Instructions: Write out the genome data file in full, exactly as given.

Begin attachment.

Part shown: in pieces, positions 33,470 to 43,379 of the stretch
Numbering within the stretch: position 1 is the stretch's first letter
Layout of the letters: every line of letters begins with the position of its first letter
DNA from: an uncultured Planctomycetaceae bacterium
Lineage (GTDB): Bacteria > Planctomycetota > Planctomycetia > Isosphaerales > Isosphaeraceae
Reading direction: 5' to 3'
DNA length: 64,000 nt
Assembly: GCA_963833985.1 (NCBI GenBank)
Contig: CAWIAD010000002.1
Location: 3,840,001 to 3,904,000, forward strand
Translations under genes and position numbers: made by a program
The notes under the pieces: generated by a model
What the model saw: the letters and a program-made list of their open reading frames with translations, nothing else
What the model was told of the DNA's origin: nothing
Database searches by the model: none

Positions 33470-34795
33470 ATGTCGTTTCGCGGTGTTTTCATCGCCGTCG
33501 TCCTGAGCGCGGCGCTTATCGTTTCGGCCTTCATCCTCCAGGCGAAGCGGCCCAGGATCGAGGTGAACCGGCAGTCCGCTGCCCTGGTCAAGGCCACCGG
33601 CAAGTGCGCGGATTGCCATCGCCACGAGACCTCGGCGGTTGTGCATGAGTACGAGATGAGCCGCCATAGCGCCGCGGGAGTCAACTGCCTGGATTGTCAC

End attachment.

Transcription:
Part shown: in pieces, positions 33,470 to 43,379 of the stretch
Numbering within the stretch: position 1 is the stretch's first letter
Layout of the letters: every line of letters begins with the position of its first letter
DNA from: an uncultured Planctomycetaceae bacterium
Lineage (GTDB): Bacteria > Planctomycetota > Planctomycetia > Isosphaerales > Isosphaeraceae
Reading direction: 5' to 3'
DNA length: 64,000 nt
Assembly: GCA_963833985.1 (NCBI GenBank)
Contig: CAWIAD010000002.1
Location: 3,840,001 to 3,904,000, forward strand
Translations under genes and position numbers: made by a program
The notes under the pieces: generated by a model
What the model saw: the letters and a program-made list of their open reading frames with translations, nothing else
What the model was told of the DNA's origin: nothing
Database searches by the model: none

Positions 33470-34795
33470 ATGTCGTTTCGCGGTGTTTTCATCGCCGTCG
33501 TCCTGAGCGCGGCGCTTATCGTTTCGGCCTTCATCCTCCAGGCGAAGCGGCCCAGGATCGAGGTGAACCGGCAGTCCGCTGCCCTGGTCAAGGCCACCGG
33601 CAAGTGCGCGGATTGCCATCGCCACGAGACCTCGGCGGTTGTGCATGAGTACGAGATGAGCCGCCATAGCGCCGCGGGAGTCAACTGCCTGGATTGTCAC